Some common bacterial infections that could increase levels of immature granulocytes are strep throat, E. coli infections, sexually transmitted diseases, urinary tract infections, and respiratory tract infections.

For example, if you have a urinary tract infection, as well as having increased white blood cells in your blood, you might have leukocytes in your urine. PubMed Health says that leukocytes are a collective name for white blood cells that include granulocytes, monocytes, and lymphocytes.12

Interestingly, Dr. Lynnus Peng on Medscape says that detecting immature granulocytes can help to determine the severity of bacterial dental infections.7

One way to prevent infections is to give your immune system a natural boost. Natural remedies for boosting your immune system include garlic, vitamin C, and echinacea. Of course, if your body is fighting a serious infection, you should follow the advice from your doctor.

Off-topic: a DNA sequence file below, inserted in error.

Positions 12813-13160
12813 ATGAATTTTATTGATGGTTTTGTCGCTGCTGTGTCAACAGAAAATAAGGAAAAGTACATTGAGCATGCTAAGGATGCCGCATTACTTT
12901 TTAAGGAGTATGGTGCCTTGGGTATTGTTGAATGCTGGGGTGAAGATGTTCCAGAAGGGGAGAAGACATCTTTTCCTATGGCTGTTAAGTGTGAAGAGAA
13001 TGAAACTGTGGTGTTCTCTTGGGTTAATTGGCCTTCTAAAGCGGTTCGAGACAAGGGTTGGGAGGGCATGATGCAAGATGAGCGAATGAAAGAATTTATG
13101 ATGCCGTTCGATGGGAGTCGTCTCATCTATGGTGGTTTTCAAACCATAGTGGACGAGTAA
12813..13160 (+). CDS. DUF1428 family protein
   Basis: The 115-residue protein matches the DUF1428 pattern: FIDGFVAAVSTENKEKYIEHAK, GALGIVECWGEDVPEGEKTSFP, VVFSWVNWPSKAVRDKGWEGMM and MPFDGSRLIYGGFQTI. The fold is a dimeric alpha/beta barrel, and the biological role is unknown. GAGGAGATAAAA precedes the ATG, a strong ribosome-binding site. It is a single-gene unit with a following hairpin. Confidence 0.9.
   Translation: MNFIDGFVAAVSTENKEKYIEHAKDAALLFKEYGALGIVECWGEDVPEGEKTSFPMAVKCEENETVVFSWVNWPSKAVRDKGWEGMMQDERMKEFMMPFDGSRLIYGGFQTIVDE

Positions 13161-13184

High immature granulocytes is a sign of acute inflammatory conditions

Inflammatory conditions in your body may be to blame for a high immature granulocyte blood count.

According to the Journal of Rheumatology, testing for IGs in a white blood cell count can help to identify certain inflammatory conditions like rheumatoid arthritis. In fact, researchers have come to realize that levels of IGs and other white blood cells can help to determine the progression of the disease.8

Detecting immature granulocytes in the bloodstream can also help doctors check for sepsis and monitor its spread. Dr. Jerry R. Balentine on eMedicineHealth says that sepsis is a condition when the body fights an infection that is spread through the bloodstream.11